7. 7. Which matches did people watch around the world? Unsurprisingly, the most watched match of the 2010 FIFA World Cup was the Final, played between Spain and the Netherlands. This match drew an average live global audience of 329 million people, representing a 2 per cent increase on the 323 million who watched the 2006 Final, between Italy and France. The rate of audience growth for the FIFA World Cup Final was thus directly in line with the expansion of popularity of the tournament as a whole, with both rising by 2 per cent. These figures mean that the FIFA World Cup Final remains - with one important exception - the single most watched TV programme in the world, of any genre. The only other programme that can compete at this level is the Opening Cerermony of the Summer Olympics. Indeed, the Opening Ceremony at Beijing 2008 was the most watched TV programme of all time, drawing an average live global audience of 583 million people. Those figures were inflated somewhat, however, by China being the host nation. In other years the FIFA World Cup Final has typically drawn a larger global audience than even the Opening Ceremony of the Summer Olympics. ( Final Quarter-Final vs. vs. Semi-Final 1st vs. 2nd SPAIN GERMANY 3rd vs. vs. SPAIN NETHERLANDS ARGENTINA vs. GERMANY Figure 4 - Matches with the largest audiences at the 2010 FIFA World CupTM What’s most remarkable about the above table is the absence of one of the two Semi-Finals. Traditionally the Final and the two Semi-Finals are the three matches with the highest audiences. However, the Uruguay vs. Netherlands Semi-Final was only the 7th most watched match at this year’s tournament. Uruguay’s Third-Place Play-Off match against Germany was also relatively unpopular, in spite of the status of the match, ranked in a lowly 16th place. The unprecedentedly low ranking of these two matches featuring Uruguay suggests that the identity of the two teams is becoming a relatively more important determinant of FIFA World Cup viewing figures. In light of this, the next page examines which teams fans watched most frequently. futures sport + entertainment VIEWERTRACK 2010 FIFA World CupTM 0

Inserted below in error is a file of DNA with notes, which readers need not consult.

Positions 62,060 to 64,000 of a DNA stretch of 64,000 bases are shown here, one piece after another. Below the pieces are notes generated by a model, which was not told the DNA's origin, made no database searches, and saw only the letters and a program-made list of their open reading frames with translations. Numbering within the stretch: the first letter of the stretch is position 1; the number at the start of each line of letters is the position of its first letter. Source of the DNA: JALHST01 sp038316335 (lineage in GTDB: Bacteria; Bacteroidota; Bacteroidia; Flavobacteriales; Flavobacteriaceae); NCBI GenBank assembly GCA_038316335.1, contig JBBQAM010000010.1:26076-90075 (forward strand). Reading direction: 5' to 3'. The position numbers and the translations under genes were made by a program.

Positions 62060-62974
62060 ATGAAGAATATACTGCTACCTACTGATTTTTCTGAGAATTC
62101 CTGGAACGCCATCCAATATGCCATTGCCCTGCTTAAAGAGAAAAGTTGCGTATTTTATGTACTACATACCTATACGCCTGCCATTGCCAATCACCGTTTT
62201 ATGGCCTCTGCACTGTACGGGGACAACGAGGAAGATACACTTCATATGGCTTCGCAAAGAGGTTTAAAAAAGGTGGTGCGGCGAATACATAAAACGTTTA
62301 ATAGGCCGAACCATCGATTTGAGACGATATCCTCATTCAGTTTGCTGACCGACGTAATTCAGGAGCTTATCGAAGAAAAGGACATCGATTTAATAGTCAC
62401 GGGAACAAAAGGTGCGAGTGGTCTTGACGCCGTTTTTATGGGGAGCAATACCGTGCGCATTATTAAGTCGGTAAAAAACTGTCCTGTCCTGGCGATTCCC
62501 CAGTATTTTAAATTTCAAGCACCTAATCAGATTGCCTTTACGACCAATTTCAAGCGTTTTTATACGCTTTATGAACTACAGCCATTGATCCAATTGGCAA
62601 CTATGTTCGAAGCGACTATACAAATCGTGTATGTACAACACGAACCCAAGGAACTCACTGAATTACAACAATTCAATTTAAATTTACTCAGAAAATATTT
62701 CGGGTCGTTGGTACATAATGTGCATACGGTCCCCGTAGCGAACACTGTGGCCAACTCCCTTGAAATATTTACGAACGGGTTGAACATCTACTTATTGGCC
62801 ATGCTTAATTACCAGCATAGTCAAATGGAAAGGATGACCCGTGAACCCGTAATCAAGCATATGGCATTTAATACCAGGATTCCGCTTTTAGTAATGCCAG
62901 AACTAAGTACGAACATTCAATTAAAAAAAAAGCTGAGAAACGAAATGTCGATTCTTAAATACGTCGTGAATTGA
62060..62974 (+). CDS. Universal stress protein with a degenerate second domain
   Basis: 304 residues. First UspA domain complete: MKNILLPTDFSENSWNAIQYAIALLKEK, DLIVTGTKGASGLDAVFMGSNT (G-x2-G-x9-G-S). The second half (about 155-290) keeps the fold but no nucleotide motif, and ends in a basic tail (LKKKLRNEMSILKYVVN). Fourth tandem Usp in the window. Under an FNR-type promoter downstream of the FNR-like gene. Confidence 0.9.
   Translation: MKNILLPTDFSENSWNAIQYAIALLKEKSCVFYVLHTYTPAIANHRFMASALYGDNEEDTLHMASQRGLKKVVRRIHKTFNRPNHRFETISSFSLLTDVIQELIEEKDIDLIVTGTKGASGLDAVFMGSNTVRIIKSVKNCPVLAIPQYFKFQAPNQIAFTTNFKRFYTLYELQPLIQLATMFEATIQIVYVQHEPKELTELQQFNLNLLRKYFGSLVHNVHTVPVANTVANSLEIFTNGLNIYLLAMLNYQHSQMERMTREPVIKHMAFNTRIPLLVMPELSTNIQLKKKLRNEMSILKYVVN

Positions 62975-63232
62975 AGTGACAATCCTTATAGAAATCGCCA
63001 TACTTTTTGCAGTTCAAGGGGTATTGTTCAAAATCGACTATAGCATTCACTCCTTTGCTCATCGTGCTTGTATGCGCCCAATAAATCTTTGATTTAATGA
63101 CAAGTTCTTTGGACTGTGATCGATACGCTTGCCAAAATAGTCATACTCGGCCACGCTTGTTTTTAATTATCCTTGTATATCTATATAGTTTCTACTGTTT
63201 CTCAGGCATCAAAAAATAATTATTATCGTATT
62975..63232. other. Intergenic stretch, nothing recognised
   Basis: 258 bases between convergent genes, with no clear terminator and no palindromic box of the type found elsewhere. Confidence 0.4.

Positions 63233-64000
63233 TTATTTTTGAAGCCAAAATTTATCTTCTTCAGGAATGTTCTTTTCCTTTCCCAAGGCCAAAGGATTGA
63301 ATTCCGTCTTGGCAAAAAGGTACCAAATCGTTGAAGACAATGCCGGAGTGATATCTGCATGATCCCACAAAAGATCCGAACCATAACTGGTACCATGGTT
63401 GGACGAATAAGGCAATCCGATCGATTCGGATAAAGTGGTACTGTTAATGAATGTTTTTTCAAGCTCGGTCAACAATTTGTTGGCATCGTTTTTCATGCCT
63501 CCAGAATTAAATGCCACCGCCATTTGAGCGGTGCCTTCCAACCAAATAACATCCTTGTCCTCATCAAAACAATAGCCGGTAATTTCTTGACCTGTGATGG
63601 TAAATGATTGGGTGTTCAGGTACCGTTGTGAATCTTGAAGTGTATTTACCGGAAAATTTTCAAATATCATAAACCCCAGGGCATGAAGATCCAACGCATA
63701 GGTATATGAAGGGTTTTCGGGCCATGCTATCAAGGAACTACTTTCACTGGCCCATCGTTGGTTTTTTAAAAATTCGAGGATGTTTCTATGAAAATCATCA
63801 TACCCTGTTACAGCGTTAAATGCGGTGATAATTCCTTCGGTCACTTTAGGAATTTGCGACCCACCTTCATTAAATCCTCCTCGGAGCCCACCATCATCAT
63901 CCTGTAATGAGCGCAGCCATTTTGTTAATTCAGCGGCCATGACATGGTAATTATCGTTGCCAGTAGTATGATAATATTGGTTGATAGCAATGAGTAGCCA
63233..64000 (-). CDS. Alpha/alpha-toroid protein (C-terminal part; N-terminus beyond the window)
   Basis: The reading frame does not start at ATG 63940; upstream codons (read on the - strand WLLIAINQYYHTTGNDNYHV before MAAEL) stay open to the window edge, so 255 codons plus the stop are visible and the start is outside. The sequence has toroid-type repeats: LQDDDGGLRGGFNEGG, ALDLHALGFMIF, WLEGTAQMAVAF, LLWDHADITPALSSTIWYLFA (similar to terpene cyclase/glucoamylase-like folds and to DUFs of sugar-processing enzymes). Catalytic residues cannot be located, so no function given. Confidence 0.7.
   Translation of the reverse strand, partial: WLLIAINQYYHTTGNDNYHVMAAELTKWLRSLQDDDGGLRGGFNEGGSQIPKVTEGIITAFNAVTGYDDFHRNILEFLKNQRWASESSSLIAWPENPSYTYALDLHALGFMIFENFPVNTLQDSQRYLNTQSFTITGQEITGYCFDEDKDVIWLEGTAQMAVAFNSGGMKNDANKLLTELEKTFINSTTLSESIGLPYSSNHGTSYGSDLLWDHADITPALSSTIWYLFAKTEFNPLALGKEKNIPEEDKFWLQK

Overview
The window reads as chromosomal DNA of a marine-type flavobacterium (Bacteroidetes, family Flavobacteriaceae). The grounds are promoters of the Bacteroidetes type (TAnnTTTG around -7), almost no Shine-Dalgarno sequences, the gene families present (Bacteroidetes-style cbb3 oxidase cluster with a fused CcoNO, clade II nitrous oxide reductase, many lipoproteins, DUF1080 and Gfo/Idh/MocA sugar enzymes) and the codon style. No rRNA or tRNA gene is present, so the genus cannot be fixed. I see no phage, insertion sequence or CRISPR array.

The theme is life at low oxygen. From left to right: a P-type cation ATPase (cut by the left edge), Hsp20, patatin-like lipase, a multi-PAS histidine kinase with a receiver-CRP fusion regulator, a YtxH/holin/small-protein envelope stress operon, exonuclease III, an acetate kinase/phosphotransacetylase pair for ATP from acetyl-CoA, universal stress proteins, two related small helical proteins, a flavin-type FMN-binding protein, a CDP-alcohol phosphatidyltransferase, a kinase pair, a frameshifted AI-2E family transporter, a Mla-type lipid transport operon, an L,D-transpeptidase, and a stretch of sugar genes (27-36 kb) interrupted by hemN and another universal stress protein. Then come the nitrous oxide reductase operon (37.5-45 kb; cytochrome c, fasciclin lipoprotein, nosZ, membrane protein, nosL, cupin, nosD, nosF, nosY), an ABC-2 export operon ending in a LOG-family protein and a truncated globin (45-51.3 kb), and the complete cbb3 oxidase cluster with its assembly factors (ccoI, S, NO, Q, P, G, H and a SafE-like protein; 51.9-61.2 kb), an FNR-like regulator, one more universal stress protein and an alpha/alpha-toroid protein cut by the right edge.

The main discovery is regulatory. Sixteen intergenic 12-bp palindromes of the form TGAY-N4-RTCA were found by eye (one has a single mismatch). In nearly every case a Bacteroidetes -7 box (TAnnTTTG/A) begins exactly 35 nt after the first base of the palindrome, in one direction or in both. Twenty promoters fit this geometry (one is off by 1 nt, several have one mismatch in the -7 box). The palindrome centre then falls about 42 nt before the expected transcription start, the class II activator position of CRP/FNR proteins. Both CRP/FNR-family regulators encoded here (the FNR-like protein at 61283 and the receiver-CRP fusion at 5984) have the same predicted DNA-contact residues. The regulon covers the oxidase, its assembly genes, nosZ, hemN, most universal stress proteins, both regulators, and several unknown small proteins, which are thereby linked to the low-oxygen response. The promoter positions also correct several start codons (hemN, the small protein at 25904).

8. 8. Which teams’ matches attracted most TV viewers? Historically, the world’s two most watched international soccer teams have been Brazil and England, in that order. Brazil’s matches have been most popular because of their perceived “samba” style of play and unparalleled success. England’s appeal has been based upon the country’s status as the birthplace of the game, and more latterly due to the immense global popularity of its domestic club league, the FA Premier League. However, as the table below shows, while Brazil remained the most popular team at the 2010 FIFA World Cup, England slipped out of the top three rankings: ( 1st 2nd BRAZIL GERMANY 3rd ARGENTINA Figure 5 - Teams with the largest average audiences at the 2010 FIFA World CupTM The relative popularity of each team, and how that changes over time, provides powerful evidence to team sponsors in their negotiations with national soccer federations. Many of their deals are structured contingent on performance and appeal, with rebates payable if previously agreed expectations are not met. The performance of a number of leading soccer nations this year fell far below what was expected, most prominent among them three of Europe’s Big Five markets - England, France and Italy. The failure of teams such as these continues to affect them even after the tournament, by making it harder to find replacement sponsors prepared to pay higher - or even par - fees. Conversely, Germany’s high ranking was in marked contrast to previous tournaments. The average audience for each of its matches was only slightly behind Brazil. This will surely act as a boon to the German Football Federation in its negotiations with commercial partners. One explanation for the rising popularity of Germany - in addition to the large number of goals the team scored in 2010 - is its diverse ethnic composition, boosting interest in the team in all those countries from which its players originated, including the likes of Ghana, Poland, Tunisia and Turkey. 0 VIEWERTRACK 2010 FIFA World CupTM futures sport + entertainment